Speakers and Honorees

Marjorie Fass, MA

Retired assistant dean of student and academic services, School of Nursing

Marjorie FassHonorary Student Marshal

There are many elements that shaped Marjorie Fass’ dedication to the nursing profession and she is grateful for all of them. Her youthful days as a hospital candy striper. Her graduate internship with doctoral candidates that changed her goal from teaching to student services. The students she met once she joined the higher education workforce. Her supportive staff in the Office of Academic and Student Services.

They all led up to her “magic moment” of being chosen as an honorary marshal at UMB’s commencement on May 20.

“I was surprised and thrilled,” says Fass, who retired as assistant dean of student and academic services at the School of Nursing in September. “Just filled with gratitude to be so honored.”

Fass came to the University of Maryland School of Nursing (UMSON) in 1982 as assistant director of admissions. Over the next 15 years, she served in many roles in admissions, alumni affairs, development, and special events. After a 10-year stint at the Johns Hopkins University School of Nursing, she returned to UMSON in 2008 as executive assistant to the associate dean of academic affairs. In 2009, she was named assistant dean for academic and student services.

None of it would have been accomplished without those working around her, she says.

“My accomplishments are really the students I have had the honor to work with through the many years. And I was fortunate to have a very dedicated and talented team in Student and Academic Services that was able to enhance the admissions and registration processes through technology and excellent customer service and to provide strategies for students to improve their learning styles as well as to offer student organizations that provided opportunities for leadership and career services that led to future employment.”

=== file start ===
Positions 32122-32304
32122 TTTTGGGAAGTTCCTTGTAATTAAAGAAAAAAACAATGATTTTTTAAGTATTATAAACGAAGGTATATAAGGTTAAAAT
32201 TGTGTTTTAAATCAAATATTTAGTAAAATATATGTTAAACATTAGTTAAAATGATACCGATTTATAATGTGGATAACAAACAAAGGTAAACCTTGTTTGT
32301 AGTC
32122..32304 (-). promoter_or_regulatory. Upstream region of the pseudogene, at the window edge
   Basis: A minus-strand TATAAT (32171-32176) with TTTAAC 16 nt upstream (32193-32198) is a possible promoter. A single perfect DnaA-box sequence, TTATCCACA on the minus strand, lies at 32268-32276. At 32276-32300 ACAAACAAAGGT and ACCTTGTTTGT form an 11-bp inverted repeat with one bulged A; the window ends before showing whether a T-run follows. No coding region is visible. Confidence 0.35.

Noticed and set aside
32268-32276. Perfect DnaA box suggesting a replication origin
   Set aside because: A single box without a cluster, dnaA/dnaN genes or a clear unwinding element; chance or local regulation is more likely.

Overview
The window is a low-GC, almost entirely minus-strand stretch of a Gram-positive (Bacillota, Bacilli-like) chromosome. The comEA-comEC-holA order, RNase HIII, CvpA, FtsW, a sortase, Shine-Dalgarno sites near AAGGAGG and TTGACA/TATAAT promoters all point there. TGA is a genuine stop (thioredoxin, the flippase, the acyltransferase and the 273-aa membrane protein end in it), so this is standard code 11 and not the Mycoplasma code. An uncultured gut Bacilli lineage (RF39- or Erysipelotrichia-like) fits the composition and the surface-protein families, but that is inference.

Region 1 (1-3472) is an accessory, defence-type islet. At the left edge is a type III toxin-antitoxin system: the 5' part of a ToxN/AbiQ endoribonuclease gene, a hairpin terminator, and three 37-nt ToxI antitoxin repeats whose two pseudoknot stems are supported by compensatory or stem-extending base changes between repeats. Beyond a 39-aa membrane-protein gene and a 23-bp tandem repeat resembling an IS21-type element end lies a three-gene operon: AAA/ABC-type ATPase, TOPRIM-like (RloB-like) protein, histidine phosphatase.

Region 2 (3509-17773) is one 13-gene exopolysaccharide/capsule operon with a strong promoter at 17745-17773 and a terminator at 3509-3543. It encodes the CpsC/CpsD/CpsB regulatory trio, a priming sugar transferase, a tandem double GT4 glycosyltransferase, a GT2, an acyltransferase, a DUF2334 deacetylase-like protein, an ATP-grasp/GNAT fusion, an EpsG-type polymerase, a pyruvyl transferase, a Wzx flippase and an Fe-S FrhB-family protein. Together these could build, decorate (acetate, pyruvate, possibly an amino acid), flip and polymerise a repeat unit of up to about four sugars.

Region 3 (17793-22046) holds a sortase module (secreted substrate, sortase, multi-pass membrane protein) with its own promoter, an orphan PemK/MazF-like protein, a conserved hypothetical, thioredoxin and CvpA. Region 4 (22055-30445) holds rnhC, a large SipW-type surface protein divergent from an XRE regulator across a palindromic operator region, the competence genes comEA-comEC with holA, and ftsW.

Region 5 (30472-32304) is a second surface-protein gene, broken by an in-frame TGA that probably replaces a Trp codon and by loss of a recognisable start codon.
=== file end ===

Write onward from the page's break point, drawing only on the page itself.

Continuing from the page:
Her gratitude and pride also extend to her family, a son who is a practicing attorney, a daughter who has a master’s degree from the University of London Courtauld Institute of Art. “And I have been married to a wonderful supportive husband for almost 39 years.”

She sees the nursing students as part of her extended family.

“Working with students is a gift,” says Fass. “It is an opportunity to provide information to help them maximize their potential, finding the right program or mentor. For me it is quite gratifying to have those moments to make a difference in someone’s life. I am delighted to say I am still in touch with many of those outstanding nurses.”

Grateful for what the profession has given her, Fass also has given a lot back. Bolstering RN-to-BSN, RN-to-MS, and PhD recruitment statewide. Attracting second-degree students and more men into nursing. Winning national awards from the American Association for Colleges of Nursing, the Graduate Nursing Admissions Professionals. Creating “Career Connections,” a joint project with the University of Maryland Medical System, designed to enable middle school students to experience nursing roles at summer camp. Traveling regionally and nationally to not only recruit but also to educate the public about nursing.

And on one hot day in July 1984 she went into the UMSON alumni room … and came out with an idea for what would become the school’s Living History Museum, the state’s only museum dedicated to nursing. For in the alumni room were historical artifacts dating back to Florence Nightingale.

With Fass among the advocates for the growing project, which became a museum in 1999, the school prepared a display of military memorabilia that included photographs, newspaper clippings, medals, and awards of UMSON alumni who had served in times of war.

Today the museum displays hundreds of historic items.

And now Fass gets to share the commencement stage with a last group of her beloved students.

“Every year when I attended graduation, I would always think of the number of hours of study that was before me and what it took to make it to the magic moment of graduation,” Fass says. “To think that I will have the honor of walking the students to the conclusion of their dedication is thrilling and I am most grateful.”

Chris Zang

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